In my class this week we were shown a presentation on Autism Spectrum Disorder and teaching strategies to help those in our classes who are affected by it. According to the presentation, major piece of what these students need is help developing relationships so it is suggested that teachers create buddy systems for their students who have ASD. Having somebody to model appropriate behaviours and habits is supposed to be really useful for students with ASD.
As I reflected on this suggestion I thought about climbing with my friend. I think we can all benefit from having partners and buddies in work or projects that we do. Because of this I thought maybe in future classes of mine I can set up study partners who help each other with make up work, submitting assignments and general check ins. I'm working to make my class as inclusive as it can be and so I hesitate to require something of a few of my students and not others
A Visit from a Monarch
This week our class hosted Rachelle Archer from the Monarch School in Barrio Logan which is a school for children and families who are experiencing homelessness. She is the director of their Therapeutic Arts program and spoke to us about her experiences there as well as strategies she uses to create an inclusive environment.
Empathy in the Classroom
To start the semester I wanted to do something that allowed my students to get to know each other but also to share their experiences in science classes previous to this one. I hoped that we could find commonalities between students experiences as a way to build empathy for the stories of others. I will explain the set up and instructions for the activity.
To start, everyone needs a 3x5 notecard and something to write with. I drew a large version of a notecard on the board filled it in as I explained to the class. First, everyone needs to put their name at the top of the card. Then they should draw a line along the middle of the notecard, dividing it into top and bottom halves.
Lead a short discussion about how many different schools and classes everyone in the room is from. Discuss how everybody is different and learns differently as well.
Ask the students to think of a time in a class of your subject (science for me) where they were frustrated or felt like they weren't good at something. I refrain from calling this a bad memory or a negative memory because I like to be able to redeem these experience later. I gave the example of having to study for my APBIO test and write it in my example notecard. Give them a minute to think of their memory before asking them to write it down in the top half of their notecard.
Next give an example of an exciting memory where they felt confident or happy or proud. Again, I don't call this a good or positive memory. I told them a story about how I really enjoy dissections in my high school biology class and write it out on the board. Give them a minute before having them jot down their memory.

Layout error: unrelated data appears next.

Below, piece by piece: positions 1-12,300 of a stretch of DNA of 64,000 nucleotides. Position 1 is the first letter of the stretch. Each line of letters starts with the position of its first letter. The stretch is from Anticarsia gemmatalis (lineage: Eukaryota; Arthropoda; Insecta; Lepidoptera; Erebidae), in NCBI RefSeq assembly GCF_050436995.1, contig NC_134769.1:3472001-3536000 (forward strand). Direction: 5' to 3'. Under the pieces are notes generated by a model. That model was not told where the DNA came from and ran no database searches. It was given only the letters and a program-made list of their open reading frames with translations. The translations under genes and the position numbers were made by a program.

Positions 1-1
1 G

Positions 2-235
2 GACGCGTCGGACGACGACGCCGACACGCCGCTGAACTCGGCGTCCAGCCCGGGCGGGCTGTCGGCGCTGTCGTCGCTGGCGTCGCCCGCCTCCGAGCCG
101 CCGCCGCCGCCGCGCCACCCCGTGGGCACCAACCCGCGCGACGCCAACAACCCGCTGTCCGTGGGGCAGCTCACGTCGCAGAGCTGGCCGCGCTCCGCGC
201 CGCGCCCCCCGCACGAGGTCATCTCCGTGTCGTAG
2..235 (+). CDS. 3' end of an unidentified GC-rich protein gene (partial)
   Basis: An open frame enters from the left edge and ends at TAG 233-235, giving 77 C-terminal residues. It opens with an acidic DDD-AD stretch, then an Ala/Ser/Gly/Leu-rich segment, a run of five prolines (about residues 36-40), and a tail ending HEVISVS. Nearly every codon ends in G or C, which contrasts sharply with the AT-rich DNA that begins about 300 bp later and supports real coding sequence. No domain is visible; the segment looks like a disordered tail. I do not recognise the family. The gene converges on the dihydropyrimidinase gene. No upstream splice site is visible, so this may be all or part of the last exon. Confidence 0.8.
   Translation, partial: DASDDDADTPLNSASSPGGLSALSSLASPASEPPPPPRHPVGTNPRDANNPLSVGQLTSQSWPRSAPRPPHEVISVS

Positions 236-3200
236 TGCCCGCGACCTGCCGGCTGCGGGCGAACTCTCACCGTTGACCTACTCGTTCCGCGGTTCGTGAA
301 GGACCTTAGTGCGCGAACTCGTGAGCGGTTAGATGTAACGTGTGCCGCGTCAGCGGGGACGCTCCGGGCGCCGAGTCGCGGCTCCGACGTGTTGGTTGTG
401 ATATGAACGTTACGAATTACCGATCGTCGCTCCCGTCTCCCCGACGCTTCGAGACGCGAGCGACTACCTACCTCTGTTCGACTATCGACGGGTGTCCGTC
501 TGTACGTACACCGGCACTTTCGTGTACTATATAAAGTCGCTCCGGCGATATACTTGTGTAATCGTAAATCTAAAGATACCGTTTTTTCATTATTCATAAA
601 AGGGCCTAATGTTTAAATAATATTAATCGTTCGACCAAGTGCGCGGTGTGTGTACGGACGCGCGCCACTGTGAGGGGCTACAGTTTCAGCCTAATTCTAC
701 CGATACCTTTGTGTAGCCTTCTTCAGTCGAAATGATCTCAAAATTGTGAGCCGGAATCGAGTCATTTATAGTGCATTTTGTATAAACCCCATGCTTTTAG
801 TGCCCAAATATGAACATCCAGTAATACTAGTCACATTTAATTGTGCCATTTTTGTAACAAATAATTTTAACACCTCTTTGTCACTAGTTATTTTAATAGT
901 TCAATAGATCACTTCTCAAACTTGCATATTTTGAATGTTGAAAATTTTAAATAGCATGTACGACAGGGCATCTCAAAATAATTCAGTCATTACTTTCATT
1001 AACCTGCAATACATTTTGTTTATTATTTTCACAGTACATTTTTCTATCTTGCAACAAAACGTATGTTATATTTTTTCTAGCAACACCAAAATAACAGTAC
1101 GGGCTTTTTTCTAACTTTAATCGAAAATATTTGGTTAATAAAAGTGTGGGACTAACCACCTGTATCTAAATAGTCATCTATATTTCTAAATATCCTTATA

Let everyone finish and call somebody up to demonstrate with you. Tell the kids that they will be pairing up and telling the partner their top and bottom stories before listening to the stories of their partner. Once they finish sharing they will "swap" by exchanging cards. After the swap cards they wander about until they find a new partner. With their new partner they share the story that they now have in their hands, the story of their previous partner. They should point out that person to their new partner so that he or she knows who is being talked about. They can cycle through for anywhere from 10 to 20 minutes.
After everyone is done talking and seated lead a discussion where you talk about what they heard a lot in both types of memories. I like to have them turn to a partner and talk then share with the class what they talked about in their pairs but however you do this is fine.
In my class most of the 'upper' memories had to do with some kind of hands on work or a really cool project that they were able to do. Many of the 'lower' memories dealt with late work, homework and tests. Write each common topic on the board or some document that you can refer to. On the first day of class this can lead into norms or syllabus. For my class I was able to talk about our hands on work and outline details about our late policy and homework.
I was a fan of this activity at the beginning of the year because it's an authentic way to start getting everybody's names and stories. It's a very inclusive activity as well because it is easily adaptable and no one has a more important voice than anyone else. In my experience this activity is good at bringing everyone in and making sure that everyone is heard.
It's very important to document the responses from the end of this activity. Showing the students that this conversation has consequence throughout the semester goes a long way to being serious about making their voices heard. The activity can also be adapted as a dilemma protocol or in response to a national disaster or after a holiday break.
Jan 31st 2017 edit -
I have used this to start all my classes thus far and I like it. It's a great way to start to get to know everybody and also gives me a notecard with everybody's name on it and a few things they like in school, which I use in discussions later in the year.
Philip Estrada is a teacher at High Tech High Media Arts in San Diego California. He teaches Physics by having kids build things in a woodshop.